Samsung launched its May 2020 security update kit for Android smartphones this week, which includes a crucial vulnerability fix that has affected all of its devices since 2014.
In addition to the patches in the Android Security Bulletin – May 2020, the handset maker’s patch updates 19 vulnerabilities unique to Samsung smartphones. The most prominent of these are the two crucial vulnerabilities in the stable bootloader and the Quram qmg decoding library.
The first problem is a heap-based buffer overflow that could cause a stable boot to be bypassed and potentially result in arbitrary code execution. Samsung says it addressed the bug with proper validation, but does not provide further details about the vulnerability.
The second security flaw is the memory overwrite issue that could result in the remote execution of arbitrary code that resides in the Quram qmg library.
The bug appears to affect all Samsung smartphones released since 2014, when the company added support for the custom Qmage image format (.qmg) developed by Korean third-party company Quramsoft.
Discovered by Google Project Zero Security Researcher Mateusz Jurczyk, this vulnerability can be exploited through malicious MMS (multimedia) messages without user interaction. The 0-click MMS exploit proof-of-concept video demonstration is now available (but not the exploit code).
The researcher says that since there are four major versions of Qmage, Samsung’s Android smartphones released since late 2014/early 2015 have been affected to varying degrees. The most recent devices are likely to be affected by the largest number of issues, including support for all versions of Qmage.
The researcher used the bug on the Samsung smartphone running Android 10 (with patches installed in February 2020) with the default Samsung Messages device set as the SMS / MMS handler.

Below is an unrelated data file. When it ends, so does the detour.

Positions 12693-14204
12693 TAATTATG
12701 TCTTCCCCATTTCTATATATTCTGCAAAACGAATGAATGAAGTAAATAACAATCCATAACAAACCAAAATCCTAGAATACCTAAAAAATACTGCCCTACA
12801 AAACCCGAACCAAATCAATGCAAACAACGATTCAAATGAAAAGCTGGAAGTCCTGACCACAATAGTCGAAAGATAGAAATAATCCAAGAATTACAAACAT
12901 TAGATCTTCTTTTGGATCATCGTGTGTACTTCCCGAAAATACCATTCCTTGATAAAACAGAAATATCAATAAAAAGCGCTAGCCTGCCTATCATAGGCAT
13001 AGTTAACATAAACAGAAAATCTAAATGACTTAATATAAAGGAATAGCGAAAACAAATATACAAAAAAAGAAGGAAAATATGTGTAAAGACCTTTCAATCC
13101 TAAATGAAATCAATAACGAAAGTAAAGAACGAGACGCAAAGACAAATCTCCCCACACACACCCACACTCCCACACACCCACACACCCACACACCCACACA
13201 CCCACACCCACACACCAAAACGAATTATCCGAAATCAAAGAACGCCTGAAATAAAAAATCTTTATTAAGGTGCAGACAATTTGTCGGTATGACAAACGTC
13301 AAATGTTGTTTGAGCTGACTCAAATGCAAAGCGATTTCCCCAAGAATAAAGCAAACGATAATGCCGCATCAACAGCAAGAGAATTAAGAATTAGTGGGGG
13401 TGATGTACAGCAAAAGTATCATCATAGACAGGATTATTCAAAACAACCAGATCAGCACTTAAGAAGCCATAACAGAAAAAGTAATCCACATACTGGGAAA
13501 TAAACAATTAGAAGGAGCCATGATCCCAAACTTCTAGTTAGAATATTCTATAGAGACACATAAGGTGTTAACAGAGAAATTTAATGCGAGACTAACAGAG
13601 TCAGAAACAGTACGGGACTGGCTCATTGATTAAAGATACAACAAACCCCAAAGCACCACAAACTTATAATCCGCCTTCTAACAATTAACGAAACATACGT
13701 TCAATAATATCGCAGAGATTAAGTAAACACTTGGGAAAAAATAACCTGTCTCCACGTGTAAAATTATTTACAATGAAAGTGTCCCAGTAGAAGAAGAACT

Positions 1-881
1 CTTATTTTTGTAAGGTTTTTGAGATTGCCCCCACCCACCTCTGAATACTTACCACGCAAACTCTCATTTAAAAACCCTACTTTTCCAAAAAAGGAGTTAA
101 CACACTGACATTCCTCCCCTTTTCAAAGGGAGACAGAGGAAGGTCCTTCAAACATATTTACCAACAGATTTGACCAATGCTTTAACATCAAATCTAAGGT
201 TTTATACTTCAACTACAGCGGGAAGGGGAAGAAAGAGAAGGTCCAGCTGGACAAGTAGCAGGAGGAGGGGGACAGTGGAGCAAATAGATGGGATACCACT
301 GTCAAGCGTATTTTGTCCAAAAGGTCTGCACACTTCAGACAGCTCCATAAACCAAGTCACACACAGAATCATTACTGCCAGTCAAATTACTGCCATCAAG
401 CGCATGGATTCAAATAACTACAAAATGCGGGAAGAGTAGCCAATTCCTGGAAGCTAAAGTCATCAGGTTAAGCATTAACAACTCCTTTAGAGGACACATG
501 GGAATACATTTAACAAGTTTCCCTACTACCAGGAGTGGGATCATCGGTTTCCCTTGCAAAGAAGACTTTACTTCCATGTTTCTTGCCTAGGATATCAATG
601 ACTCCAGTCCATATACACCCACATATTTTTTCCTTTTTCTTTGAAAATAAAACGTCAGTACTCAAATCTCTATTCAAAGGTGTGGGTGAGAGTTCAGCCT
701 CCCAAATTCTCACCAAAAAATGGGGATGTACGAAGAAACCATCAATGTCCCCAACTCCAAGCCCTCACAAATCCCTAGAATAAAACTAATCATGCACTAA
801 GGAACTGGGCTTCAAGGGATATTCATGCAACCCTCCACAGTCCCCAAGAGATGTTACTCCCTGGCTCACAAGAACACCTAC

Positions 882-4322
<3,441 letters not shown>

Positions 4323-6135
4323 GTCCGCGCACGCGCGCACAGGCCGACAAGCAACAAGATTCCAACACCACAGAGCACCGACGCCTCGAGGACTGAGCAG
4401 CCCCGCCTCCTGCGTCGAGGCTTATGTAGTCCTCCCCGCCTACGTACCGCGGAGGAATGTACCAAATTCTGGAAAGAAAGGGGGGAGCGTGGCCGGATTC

“The insecure codec runs input images in the sense of the attacked device processing, so that the attacker even gets the privileges of the app. In the case of my example, that’s Samsung Messages, which has access to a variety of personal user information: call logs, addresses, microphone, data, SMS, etc, “says Jurczyk.
Only Samsung devices are affected, because the vulnerable piece of software is delivered only on company devices.
High severity bugs the South Korean phone maker patched this month include arbitrary code execution in the Quram library with jpeg decoding, possible brute force attack in the Gatekeeper Trustlet, and possible spoofing in the selected Broadcom Bluetooth chipset (which uses PRNG with low entropy).
Samsung did not provide details on all vulnerabilities addressed this month, but found that it had fixed five low-severity flaws: leakage of clipboard information via USSD in locked state, possible heap overflow in bootloader, unauthorized change of preferred SIM card in locked state, possible relative buffer write in S.LSI Wi-Fi drivers, and FRP bypass with SPEN.